When Rockstar North (then DMA Design) created a game called Grand Theft Auto all the way back in 1997, it could never have predicted that its top-down cops and robbers game would, over the course of the next ten years, evolve into one of the biggest video game franchises of all time. Now after eight stand alone games and two expansion packs, Grand Theft Auto goes next generation with Grand Theft Auto IV on PlayStation 3.
This time around you play Niko Bellic, a European immigrant who has been lured to Liberty City, USA by his cousin Roman's tales of fast cars, fast women and a luxurious lifestyle in his very own mansion. What Niko finds however, is that Roman has been a little economical with the truth, and in fact lives in a cockroach infested apartment and works as a cab driver.
So, it's up to you to pull Niko out of the gutter by any means necessary. Unlike the previous games rags to riches storylines, Rockstar has described the story as "rags to slightly better rags", and you'll achieve this through the series' trademark missions, doing less than legal deeds for less than respectable characters. As involving and enjoyable as the gameplay was in the previous GTA games, GTA IV improves on it in every way, offering up missions that are more complex, clever and fun than ever before.
One mission shows off the functionality of the new mobile phone accessory by having Niko tasked with tracking down and assassinating a crucial witness in a court case. Using his phone Niko dials the emergency services to call out a police squad car, steals it, and then uses the onboard police computer to find out the location of his target. What follows is a high speed car chase across the city straight out of a Hollywood action movie, followed by a tense, climactic shoot-out. And that's just one mission. Out of hundreds. This is one game that certainly doesn't skimp on the content.
So good they named it twice
The setting this time around is Liberty City. Scaling things back from the entire state that Rockstar created in Grand Theft Auto San Andreas, GTA IV instead presents a giant, working city packed with detail. New York in everything but name, Liberty City consists of five boroughs, each with their own personality and feel. You start out in Broker, the game's equivalent of Brooklyn, where the bridge to the other boroughs is closed due to an unspecified terrorist threat. This is soon lifted however, and you get to explore the other boroughs, meeting new contacts, undertaking new jobs and generally exploring to your heart's content.
The people you meet along the way get added to your phone's address book, which allows you to create and maintain friendships. Bringing up a contact in your phone lets you choose from a variety of options for activities to do with them, such as bowling, drinking and darts, all of which help you bond with another character. Get your friendship level high enough and that character will give you perks, such as free cab rides from Roman, or free guns from the arms dealer Little Jacob.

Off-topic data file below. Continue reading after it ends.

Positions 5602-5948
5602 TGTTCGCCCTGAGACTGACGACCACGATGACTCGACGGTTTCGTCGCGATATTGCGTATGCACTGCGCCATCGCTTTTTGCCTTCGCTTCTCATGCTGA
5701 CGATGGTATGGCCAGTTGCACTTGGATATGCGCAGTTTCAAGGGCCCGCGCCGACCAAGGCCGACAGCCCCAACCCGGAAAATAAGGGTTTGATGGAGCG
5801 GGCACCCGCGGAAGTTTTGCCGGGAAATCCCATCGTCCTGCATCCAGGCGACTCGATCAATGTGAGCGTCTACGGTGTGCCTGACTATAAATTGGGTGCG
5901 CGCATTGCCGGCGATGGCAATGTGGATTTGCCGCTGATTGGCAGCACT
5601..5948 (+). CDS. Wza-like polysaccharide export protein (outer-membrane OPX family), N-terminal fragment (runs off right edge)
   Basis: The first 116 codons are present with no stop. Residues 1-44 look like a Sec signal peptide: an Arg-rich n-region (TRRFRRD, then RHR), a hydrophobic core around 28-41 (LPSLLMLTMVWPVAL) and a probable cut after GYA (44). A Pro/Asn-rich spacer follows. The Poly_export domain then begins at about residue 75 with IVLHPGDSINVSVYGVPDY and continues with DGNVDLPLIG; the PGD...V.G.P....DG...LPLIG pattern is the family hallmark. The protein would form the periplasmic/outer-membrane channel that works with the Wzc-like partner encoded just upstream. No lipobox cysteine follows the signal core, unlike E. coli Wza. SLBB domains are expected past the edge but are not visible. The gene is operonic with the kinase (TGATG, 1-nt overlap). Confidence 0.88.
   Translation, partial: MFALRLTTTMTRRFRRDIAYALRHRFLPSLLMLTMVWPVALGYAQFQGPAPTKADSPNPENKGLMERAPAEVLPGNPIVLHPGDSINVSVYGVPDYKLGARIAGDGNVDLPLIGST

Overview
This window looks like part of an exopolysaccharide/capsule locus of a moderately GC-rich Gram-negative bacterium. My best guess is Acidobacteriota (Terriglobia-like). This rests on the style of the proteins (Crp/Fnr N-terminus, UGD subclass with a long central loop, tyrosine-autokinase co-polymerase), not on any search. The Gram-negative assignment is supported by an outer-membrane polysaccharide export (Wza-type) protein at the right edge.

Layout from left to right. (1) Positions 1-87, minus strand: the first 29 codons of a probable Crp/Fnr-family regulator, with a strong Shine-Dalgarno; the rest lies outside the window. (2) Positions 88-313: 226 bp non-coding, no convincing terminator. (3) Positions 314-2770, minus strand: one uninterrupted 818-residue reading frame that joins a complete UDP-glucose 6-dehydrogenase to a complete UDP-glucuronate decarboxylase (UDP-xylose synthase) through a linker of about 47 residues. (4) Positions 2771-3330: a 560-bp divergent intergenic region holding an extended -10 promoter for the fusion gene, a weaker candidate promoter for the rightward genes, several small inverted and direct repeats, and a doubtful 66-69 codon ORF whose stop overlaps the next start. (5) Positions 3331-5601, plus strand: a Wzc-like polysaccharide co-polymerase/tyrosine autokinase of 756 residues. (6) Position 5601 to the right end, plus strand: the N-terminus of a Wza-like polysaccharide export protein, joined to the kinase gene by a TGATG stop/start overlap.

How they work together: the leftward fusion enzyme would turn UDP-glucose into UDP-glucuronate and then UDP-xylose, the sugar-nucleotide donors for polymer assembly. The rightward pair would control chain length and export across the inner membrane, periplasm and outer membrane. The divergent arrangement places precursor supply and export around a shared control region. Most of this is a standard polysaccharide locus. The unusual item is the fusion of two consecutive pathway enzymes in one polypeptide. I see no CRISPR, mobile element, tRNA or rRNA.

The game also comes complete with a working in-game Internet that lets you change your mobile phone ringtone, surf online dating websites or check your email. It's a nice touch and just another example of the lengths Rockstar has gone to to make Liberty City feel like a living, breathing world.
This feeling is helped no end by the new graphics and animation that feature throughout the game, powered by Rockstar's new game engine. The Rockstar Advanced Game Engine (or R.A.G.E. for short) allows for realistic faces, movements and interactions between characters, not just for Niko and other people necessary to the story, but all the game's thousands of pedestrians as well. A quick drive around any of the games neighbourhoods will reveal streets teeming with people chatting, bumping into each other and generally living their lives, while realistic weather covers the sidewalk in a vision-obscuring fog or causes rain to splash around Niko's feet as he crosses the street. Incredibly, none of this impacts on the loading times encountered in the game. According to Rockstar, once you've started the game up it is possible to play the game from beginning to end without encountering a single loading screen.
Pedestrians aren't the only ones who've increased in Artifical Intelligence either. This time around, the police are no pushover - bring down the full force of the LCPD on your head and there's little chance you'll survive. Luckily, there's a new wanted system in place whereby police establish a radius around your last seen location. If you can escape this radius, you're in the clear, but get spotted by another cop and the radius will re-centre on you. The higher your wanted level, the bigger the radius, so it pays to be cautious when breaking the law.
Grand theft awesome
Previous GTA games have included multiplayer, but never to the extent of GTA IV. There are now 15 multiplayer modes for up to 16 players, ranging from Team Deathmatch and capture-the-base modes to GTA-style races (weapons and explosives allowed). There are also co-operative mission modes, as well as co-op versus games such as Cops n' Crooks, where one team plays as Cops and the other team as Crooks. The Crooks' job is to escort their leader to safety, or get to a getaway vehicle, while the Cops are out to kill the leader or destroy the escape vehicle. Getting the chance to play on the other side of the law is a rare occurrence in the GTA universe, and makes for brilliantly fun multiplayer as you and your friends battle to come out on top.
So was it worth the wait? The answer is a resounding yes. There simply isn't room to go into every new innovation and gameplay feature that Grand Theft Auto IV has managed to cram onto a single Blu-ray Disc. All you need to know is that it is not an overstatement to call GTA IV one of the best games of all time.